Antibiotics that otolaryngologists may recognize as having an impact on their practice, according to James C. Denneny III, MD, executive vice president and CEO of the American Academy of Otolaryngology–Head and Neck Surgery (AAO-HNS), could include ciprofloxacin, clindamycin, mupirocin ointment, and tetracycline antibiotics such as doxycycline.
Explore This IssueOctober 2015
Michael Setzen, MD, an otolaryngologist in private practice in Great Neck, New York, has seen a shortage in antibiotic topical medications over the past couple of months that has had an impact on the rhinology procedures he routinely performs on patients with chronic sinusitis. “When we do endoscopic sinus surgery, part of the reason we do the surgery is to make openings into the sinus to give us access to apply topical medications, particularly antibiotics,” he said. “Many pharmacies and companies have stopped making these topical antibiotics, so we need to turn to compound pharmacies that are difficult to find, and if we don’t have access to these pharmacies, then we’ll have to treat patients with steroids or saline sprays.”
Managing these patients over the long term is the challenge, he said, emphasizing that these patients still need the surgery but that long-term management is now more difficult without topical antibiotics. Outcomes may also not be as good in these patients, he said.
Along with antibiotics, Dr. Denneny highlighted other drugs that have had an impact on otolaryngology, including anesthetics such as propofol, which is used for outpatient procedures, and muscle relaxants such as succinylcholine. Otolaryngologists treating allergies may also have trouble accessing epinephrine and dexamethasone, he said, and those treating head and neck cancers may have difficulty obtaining chemotherapeutic drugs.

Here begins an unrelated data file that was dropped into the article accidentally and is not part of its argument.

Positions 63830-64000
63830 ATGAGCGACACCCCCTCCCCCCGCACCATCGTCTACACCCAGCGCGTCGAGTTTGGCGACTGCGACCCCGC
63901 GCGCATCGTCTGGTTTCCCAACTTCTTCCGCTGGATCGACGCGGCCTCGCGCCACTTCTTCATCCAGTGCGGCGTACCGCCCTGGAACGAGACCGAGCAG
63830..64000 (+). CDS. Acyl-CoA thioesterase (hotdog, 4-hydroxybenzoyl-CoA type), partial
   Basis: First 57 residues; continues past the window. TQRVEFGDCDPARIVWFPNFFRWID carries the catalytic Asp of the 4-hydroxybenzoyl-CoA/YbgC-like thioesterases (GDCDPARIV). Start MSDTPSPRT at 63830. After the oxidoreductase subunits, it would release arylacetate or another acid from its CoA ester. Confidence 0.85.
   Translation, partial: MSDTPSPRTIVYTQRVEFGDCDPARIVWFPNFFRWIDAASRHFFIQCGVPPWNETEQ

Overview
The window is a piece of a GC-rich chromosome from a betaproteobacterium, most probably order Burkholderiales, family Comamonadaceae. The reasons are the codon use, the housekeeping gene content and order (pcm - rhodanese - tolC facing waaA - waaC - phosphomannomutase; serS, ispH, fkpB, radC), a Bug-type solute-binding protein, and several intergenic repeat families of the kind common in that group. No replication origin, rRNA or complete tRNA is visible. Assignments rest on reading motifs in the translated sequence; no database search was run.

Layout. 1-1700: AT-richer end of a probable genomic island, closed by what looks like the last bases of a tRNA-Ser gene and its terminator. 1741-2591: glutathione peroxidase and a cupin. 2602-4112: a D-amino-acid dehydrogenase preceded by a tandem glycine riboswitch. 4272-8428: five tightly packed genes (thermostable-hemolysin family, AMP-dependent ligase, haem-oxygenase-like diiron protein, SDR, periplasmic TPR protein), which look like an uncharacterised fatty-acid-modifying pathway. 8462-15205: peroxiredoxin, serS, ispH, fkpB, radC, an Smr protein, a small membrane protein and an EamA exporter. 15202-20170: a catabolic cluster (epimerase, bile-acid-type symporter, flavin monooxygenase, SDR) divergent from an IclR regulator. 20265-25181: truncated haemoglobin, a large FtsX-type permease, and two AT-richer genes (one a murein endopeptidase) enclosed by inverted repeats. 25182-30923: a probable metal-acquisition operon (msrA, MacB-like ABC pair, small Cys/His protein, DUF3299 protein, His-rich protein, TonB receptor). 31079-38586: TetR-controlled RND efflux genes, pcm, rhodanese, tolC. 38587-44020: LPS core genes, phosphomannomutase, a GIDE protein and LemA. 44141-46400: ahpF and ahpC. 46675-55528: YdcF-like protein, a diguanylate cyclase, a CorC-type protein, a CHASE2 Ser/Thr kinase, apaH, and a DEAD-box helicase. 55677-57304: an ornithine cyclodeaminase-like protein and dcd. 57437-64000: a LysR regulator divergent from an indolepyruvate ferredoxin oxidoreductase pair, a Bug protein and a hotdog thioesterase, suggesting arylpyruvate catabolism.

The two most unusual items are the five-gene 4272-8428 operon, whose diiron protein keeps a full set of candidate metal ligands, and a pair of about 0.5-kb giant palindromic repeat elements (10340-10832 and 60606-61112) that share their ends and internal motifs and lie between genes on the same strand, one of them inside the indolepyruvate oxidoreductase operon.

Causes and Solutions
According to the University of Utah Health Care, which partners with the American Society of Health-System Pharmacists (ASHP) to manage its drug shortage program, the reasons for drug shortages in 2014 included manufacturing problems (25%), supply and demand (17%), business decision/discontinued (9%), and raw material problems (2%). The most commonly cited reason, however, is unknown (47%).
One major challenge for otolaryngologists and other physicians is not knowing when a particular drug may be in short supply. “Physicians don’t know in advance that a drug is in short supply,” said Dr. Denneny, adding that they often only find out about a shortage after a patient has gone to the pharmacy to fill a prescription and the patient is told the drug is not available.